# Nullclines, Oscillations, and Excitability for the Two-Dimensional Model

As for the FitzHugh's simplification of the Hodgkin/Huxley equations, let's plot the nullclines for the two-dimensional system (7,8). This is done in Matlab with the following programs. First nullclines.m:

global nu sigma k kt L q h g

nu = 0.1;
%nu = 0.04;
sigma = 1.2;
k = 0.4;
kt = 0.4;
L = 10^6;
q = 100;
h = 10;

for i=1:250
g = 0.1*i;
gamma(i) = g;
null_alpha(i) = fzero('rhs_alpha',70);
null_gamma(i) = fzero('rhs_gamma',80);
end

figure(2)
hold on;
plot(gamma,null_alpha,'b');
plot(gamma,null_gamma,'r');
axis([0 25 40 100]);
xlabel('\gamma');
ylabel('\alpha');

Text version of this program
Next, rhs_alpha.m:
function r = rhs_alpha(alpha)

global nu sigma k L q h g

r = nu - sigma*phi(alpha,g);

Text version of this program
Finally, rhs_gamma.m:
function r = rhs_gamma(alpha)

global nu sigma k L q h g

lambda = q*sigma/h;

r = lambda*phi(alpha,g) - k*g;

Text version of this program

Figure 6 shows the nullclines for . Using rhs_alpha.m and rhs_gamma.m, verify that the following hold:

• to the left of the -nullcline
• to the right of the -nullcline
• above the -nullcline
• below the -nullcline.
Note that the -nullcline intersects the nullcline to the right of the local maximum. This figure also shows the superimposed stable periodic orbit. Compare this figure to Figure 6 of Tutorial 2. One of and can be thought of as a slow variable, and the other as a fast variable (although not as fast as ). Which is which?

On the other hand, Figure 7 shows the nullclines for . Here the full transient behavior is included. Note that the -nullcline intersects the -nullcline to the left of the local maximum.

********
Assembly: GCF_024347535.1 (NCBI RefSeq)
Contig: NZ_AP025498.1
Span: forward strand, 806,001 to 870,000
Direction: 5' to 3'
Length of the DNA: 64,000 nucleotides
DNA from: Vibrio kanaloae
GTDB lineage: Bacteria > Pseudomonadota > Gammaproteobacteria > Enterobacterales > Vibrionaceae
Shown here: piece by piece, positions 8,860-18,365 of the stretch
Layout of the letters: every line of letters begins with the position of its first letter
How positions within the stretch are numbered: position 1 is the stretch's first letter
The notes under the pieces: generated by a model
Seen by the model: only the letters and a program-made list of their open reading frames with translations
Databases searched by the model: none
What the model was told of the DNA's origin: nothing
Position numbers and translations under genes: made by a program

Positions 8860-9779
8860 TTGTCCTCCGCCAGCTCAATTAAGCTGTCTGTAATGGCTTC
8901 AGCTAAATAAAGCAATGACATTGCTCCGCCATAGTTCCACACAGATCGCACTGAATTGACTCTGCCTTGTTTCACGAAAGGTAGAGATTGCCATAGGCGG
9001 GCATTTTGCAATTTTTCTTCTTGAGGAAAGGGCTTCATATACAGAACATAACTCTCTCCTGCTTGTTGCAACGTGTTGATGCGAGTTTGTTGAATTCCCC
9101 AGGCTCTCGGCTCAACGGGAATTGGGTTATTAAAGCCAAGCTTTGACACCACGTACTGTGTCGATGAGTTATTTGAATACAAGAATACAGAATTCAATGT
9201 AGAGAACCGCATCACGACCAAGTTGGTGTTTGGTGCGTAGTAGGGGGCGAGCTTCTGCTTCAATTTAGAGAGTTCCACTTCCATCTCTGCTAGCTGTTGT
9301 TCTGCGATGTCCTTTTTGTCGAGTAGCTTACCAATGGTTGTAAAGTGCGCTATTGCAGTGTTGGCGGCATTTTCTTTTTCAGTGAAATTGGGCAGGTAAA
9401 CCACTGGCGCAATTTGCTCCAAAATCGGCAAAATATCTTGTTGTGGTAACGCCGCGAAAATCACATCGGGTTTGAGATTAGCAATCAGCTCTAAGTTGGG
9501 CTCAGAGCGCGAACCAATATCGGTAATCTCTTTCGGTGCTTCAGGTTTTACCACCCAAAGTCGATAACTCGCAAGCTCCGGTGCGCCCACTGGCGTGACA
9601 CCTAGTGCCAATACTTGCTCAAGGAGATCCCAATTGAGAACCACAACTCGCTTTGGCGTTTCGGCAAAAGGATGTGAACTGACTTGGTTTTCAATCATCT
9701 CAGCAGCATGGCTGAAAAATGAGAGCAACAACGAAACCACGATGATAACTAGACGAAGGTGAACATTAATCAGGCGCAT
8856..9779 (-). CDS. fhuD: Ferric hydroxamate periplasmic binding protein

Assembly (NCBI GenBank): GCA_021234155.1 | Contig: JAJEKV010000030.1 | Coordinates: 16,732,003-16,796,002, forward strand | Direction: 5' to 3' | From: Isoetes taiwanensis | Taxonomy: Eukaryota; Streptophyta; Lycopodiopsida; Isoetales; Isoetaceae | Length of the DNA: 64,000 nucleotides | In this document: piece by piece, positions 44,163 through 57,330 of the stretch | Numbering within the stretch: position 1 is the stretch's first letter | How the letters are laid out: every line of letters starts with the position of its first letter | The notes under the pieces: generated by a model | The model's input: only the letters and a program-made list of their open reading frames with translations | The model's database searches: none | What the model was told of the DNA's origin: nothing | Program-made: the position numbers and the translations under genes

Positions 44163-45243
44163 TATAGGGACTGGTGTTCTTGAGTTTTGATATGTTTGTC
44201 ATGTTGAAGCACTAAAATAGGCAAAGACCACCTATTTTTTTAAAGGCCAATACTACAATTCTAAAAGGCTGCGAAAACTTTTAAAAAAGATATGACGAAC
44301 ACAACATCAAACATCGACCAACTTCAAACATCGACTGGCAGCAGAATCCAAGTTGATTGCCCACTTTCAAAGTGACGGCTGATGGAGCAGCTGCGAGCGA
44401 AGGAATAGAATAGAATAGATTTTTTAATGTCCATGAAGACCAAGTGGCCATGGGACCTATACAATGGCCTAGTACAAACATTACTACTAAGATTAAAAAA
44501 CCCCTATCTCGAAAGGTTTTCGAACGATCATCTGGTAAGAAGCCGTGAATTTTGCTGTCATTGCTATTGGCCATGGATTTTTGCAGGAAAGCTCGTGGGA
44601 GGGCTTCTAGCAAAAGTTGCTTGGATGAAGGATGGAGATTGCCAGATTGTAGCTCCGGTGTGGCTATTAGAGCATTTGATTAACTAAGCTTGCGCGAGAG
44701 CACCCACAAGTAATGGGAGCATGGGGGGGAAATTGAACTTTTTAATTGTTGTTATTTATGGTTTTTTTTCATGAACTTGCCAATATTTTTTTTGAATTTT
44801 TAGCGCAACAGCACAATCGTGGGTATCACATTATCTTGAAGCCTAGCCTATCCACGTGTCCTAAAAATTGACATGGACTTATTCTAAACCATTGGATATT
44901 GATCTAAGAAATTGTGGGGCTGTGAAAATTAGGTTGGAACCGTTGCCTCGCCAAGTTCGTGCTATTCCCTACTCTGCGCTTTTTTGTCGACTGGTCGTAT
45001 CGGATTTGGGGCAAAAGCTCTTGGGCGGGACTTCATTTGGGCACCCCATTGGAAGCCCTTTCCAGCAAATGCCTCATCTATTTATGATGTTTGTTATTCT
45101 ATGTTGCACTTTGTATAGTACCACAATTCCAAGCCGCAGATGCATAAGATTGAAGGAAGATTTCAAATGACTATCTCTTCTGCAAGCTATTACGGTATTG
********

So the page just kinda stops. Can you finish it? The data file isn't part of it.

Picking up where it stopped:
Why is it that for stable, periodic oscillations are possible, while for they are not? The key is how the nullclines intersect. At this intersection, both and are constant. In the language of dynamical systems, this is a fixed point. But this fixed point could be stable or unstable. Convince yourself that when the nullclines intersect as in Figure 6 the fixed point is unstable, whereas when the nullclines intersect as in Figure 7 the fixed point is stable.

A system which has a stable fixed point but under sufficiently large perturbation undergoes a large excursion before returning to the fixed point is called excitable. This is the case for . Referring to Figure 7, what is the simple graphical way to determine if a given perturbation will lead to a large excursion before returning to the fixed point?

Comparing the material covered in this tutorial and that covered in Tutorial 2, we see that the dynamics of squid giant axons and slime molds apparently have some very nice qualitative similarities.